Whooping cough outbreak reported in eastern Newfoundland

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A young girl covers her mouth with her arm as she coughs.
Forty-two cases of whooping cough have been reported in eastern Newfoundland since February, according to the provincial health authority. (Winnipeg Health Region)

Newfoundland and Labrador Health Services has confirmed an outbreak of whooping cough in eastern Newfoundland, with more than 40 cases reported in the area since February.

The provincial health authority says most of the 42 cases of the highly contagious disease have been reported in schoolchildren, but the illness has also been seen in children as young as two months old and in seniors as old as 89.

“It’s something that’s present in the community all the time, but right now we’re seeing a little bit of a bigger surge of it locally,” Dr. Natalie Bridger, a pediatric infectious disease specialist with N.L. Health Services, said Thursday. 

She said it’s not unusual to see a surge in cases every three to four years based on waning immunity.

The Department of Education told CBC News in a statement it knows of six cases of whooping cough spread among five schools in the province.

The province normally sees just three to four cases of the disease, also called pertussis, in a typical year, but the Health Department said 50 cases have been reported across the province so far this year.

The disease typically starts with cold-like symptoms and is spread through close contact with an infected person through coughs and sneezes. Bridger said it often worsens with prolonged symptoms before things get better.

“That first phase lasts for a couple weeks, and then it moves into the phase where people would commonly associate [with] the symptoms of pertussis,” Bridger said. “That state can sometimes last for six or eight weeks.”

WATCH | Dr. Natalie Bridger describes the symptoms: 

Whooping cough is surging in N.L. Here are the symptoms

There are 50 confirmed cases of whooping cough, or pertussis, so far this year in Newfoundland and Labrador — normally, there are three or four annually. Dr. Natalie Bridger, a pediatric infectious disease specialist, says people should make sure their vaccinations are up to date.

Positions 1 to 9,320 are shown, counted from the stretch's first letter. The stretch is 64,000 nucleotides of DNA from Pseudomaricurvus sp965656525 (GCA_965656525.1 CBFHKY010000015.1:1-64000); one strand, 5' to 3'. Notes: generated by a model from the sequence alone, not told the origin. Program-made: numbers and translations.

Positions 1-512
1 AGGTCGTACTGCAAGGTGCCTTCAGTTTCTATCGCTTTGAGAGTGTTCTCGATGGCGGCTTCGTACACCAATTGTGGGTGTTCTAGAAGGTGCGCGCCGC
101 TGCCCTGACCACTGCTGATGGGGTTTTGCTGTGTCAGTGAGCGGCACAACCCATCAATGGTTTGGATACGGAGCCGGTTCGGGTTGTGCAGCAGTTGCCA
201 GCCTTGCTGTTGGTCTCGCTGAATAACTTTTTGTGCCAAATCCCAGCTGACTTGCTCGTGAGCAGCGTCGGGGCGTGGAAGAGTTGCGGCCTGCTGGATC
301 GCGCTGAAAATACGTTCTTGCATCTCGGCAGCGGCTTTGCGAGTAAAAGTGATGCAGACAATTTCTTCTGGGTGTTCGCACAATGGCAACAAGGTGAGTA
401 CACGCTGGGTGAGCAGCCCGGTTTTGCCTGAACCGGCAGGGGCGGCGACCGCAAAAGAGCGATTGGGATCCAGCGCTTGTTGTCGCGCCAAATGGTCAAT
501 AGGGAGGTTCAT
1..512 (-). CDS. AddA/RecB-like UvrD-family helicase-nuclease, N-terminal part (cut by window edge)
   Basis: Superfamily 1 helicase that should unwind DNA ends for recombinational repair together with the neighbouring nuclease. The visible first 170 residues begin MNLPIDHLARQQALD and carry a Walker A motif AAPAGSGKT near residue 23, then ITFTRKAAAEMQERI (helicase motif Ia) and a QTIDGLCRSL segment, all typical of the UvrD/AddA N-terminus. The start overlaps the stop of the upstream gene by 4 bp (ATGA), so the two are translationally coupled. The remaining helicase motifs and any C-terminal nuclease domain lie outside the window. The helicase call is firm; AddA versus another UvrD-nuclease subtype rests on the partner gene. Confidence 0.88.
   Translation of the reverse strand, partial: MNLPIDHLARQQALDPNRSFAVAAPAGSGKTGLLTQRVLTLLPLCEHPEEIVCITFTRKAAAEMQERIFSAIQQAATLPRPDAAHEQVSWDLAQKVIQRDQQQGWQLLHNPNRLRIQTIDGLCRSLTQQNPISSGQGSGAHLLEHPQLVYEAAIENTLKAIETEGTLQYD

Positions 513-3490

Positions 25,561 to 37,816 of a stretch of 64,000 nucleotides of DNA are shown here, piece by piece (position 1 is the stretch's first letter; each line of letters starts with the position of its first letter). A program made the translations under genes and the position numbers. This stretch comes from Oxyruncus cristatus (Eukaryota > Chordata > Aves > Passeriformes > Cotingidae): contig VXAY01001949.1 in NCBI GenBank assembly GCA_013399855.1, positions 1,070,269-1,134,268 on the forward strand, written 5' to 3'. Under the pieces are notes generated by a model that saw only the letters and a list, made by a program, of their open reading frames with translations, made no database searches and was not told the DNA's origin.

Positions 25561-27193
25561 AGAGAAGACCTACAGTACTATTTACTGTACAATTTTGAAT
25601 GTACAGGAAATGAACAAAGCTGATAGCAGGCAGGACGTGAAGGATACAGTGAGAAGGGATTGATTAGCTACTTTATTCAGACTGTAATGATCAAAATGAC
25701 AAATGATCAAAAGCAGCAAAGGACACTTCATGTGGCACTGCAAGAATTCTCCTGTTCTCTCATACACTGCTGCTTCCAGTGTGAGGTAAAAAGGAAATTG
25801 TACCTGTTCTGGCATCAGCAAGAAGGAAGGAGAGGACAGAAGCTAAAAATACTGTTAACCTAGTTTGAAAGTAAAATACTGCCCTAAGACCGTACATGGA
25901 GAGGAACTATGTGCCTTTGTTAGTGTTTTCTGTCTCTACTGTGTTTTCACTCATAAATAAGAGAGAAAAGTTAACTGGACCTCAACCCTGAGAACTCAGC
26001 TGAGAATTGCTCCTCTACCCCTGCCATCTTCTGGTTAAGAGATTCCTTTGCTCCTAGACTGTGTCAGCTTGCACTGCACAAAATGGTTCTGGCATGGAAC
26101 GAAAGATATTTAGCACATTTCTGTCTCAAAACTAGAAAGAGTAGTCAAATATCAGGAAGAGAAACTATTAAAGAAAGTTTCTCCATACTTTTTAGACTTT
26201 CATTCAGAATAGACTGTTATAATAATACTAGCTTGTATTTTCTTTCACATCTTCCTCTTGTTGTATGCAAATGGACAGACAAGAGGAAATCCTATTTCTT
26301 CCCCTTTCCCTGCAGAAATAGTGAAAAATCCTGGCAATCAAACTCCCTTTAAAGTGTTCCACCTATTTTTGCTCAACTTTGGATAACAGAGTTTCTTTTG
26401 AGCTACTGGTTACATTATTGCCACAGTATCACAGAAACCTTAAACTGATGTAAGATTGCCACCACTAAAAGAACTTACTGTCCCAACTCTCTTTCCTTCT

Babies less than one year old and pregnant women in their third trimester are considered at a higher risk for infection.

N.L. Health Services has opened an appointment-only testing clinic at 50 Mundy Pond Rd. in St. John’s.

Testing will be available for individuals who are experiencing symptoms of whooping cough and those who have been in contact with confirmed cases. Appointments can be booked by calling 709-762-7852 or texting 1-877-709-0512.

A smiling woman with blonde hair and glasses stands in a board room.
Dr. Natalie Bridger, a pediatric infectious disease specialist with N.L. Health Services, said whooping cough usually appears in waves every three to four years. However, the amount of reported cases through May is drastically higher than a typical year. (Mark Quinn/CBC)

Residents are asked to protect themselves by covering their coughs and sneezes, washing their hands regularly and staying home if they feel unwell.

Chief Medical Officer of Health Dr. Janice Fitzgerald told CBC News in April that people should make sure they are up to date on their whooping cough vaccination.

The vaccine is part of the recommended routine childhood immunization schedule and school immunization schedule, but booster doses are recommended for adults and pregnant women.

Bridger said the province’s vaccination rate is quite good, with about 90 per cent of people covered.

But there are other parts of Canada where the vaccination rate is lower, she added, saying vaccine fatigue and anti-vaccine protests during the COVID-19 pandemic could also be playing a factor.

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